Contrarily, even though I was born, raised and have lived most of my life in rural Canada, I've never lived on a sheep farm.
However, my big brother has. I'm proud to introduce you to Rick.
I always wanted to be a farmer. While I was going to school, I worked on a farm that had sheep. I found it interesting and thought it would be something I would like to do when I had the chance to farm on my own.
It was close to thirty years before I could fulfill this dream. In 1995 my wife and I purchased 10 ewes.
Over the period of time from then till now, we have had as high as 250 sheep. Currently, we have 80 mature adult sheep and 90 lambs.
My day as a sheep farmer mainly consists of visually checking the flock and making sure their water supply is working. They have salt and mineral, and during the winter they have hay and straw. The busiest but the most fun time of year is Lambing time. It means long hours and little sleep but the miracle of birth and mother hood is amazing to witness. Watching those little lambs running around is neat.
We have to vaccinate and deworm three times a year that takes 8 hours each time it is done. In the fall we weigh the lambs checking to see if they are ready for market. They should weigh between 90 and 100 lbs. With the help of a couple of good border collie dogs to do the round-up, this job takes 6 hours each time.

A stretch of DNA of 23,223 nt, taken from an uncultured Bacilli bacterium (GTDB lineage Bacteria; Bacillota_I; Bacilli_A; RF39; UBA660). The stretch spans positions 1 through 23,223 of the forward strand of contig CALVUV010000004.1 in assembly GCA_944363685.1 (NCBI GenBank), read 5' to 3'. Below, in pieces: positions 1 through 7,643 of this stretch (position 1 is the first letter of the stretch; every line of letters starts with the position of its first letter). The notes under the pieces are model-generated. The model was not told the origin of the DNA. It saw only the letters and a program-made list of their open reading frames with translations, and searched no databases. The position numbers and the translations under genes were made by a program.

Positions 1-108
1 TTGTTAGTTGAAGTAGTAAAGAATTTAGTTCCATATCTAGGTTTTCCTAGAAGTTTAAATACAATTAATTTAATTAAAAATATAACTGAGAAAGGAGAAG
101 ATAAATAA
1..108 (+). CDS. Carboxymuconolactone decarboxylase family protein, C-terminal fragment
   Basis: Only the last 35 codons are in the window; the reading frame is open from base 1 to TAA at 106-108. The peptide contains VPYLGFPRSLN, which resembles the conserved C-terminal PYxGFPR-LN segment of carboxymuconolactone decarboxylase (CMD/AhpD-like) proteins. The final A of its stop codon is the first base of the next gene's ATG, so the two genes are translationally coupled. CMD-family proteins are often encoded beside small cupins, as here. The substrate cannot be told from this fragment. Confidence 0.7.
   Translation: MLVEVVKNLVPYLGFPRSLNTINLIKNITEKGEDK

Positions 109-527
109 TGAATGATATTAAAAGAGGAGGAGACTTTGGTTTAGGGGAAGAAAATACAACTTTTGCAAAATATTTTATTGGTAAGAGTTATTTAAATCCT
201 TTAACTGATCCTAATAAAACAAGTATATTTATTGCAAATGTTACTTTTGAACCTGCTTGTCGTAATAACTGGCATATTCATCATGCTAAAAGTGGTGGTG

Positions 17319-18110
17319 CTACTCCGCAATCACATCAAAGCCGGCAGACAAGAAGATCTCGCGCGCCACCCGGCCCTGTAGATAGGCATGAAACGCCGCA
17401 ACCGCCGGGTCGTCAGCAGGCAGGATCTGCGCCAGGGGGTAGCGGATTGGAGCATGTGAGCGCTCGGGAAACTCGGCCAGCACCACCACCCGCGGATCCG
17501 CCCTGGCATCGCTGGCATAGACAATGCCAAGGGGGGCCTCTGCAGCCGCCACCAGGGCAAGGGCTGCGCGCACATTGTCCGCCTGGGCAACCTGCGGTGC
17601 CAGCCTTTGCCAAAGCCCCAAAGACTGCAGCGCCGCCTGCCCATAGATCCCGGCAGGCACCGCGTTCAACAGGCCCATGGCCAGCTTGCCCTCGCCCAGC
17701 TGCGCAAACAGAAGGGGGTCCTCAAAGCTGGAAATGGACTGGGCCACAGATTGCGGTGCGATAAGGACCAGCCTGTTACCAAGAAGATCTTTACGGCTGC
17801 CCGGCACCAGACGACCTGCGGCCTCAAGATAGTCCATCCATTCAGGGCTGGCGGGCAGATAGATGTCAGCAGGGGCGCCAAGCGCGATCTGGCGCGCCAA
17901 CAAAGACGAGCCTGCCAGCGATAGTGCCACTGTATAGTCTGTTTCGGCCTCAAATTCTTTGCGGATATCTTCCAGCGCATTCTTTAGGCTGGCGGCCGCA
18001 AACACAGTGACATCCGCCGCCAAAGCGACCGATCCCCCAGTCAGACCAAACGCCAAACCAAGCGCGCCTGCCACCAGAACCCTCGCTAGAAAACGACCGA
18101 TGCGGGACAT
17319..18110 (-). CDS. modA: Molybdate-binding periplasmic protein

The most rewarding thing in sheep farming is new live lambs. The most challenging is trying to make money.
But, in closing, I really enjoy doing it and it gives me a chance to enjoy my other passion --stock dogs. You can not sheep farm in my opinion with out border collies and some breed of sheep guardian dogs.
Thank you so much, Rick.
I've added some sites to elaborate on Rick's comments about guardian and stock dogs. As a little sister who is proud of her big brother, I must add that Rick raises and trains stock dogs. His dogs have won awards for their skill.
Please, scroll down for the videos.
Tomorrow: I share one of my short stories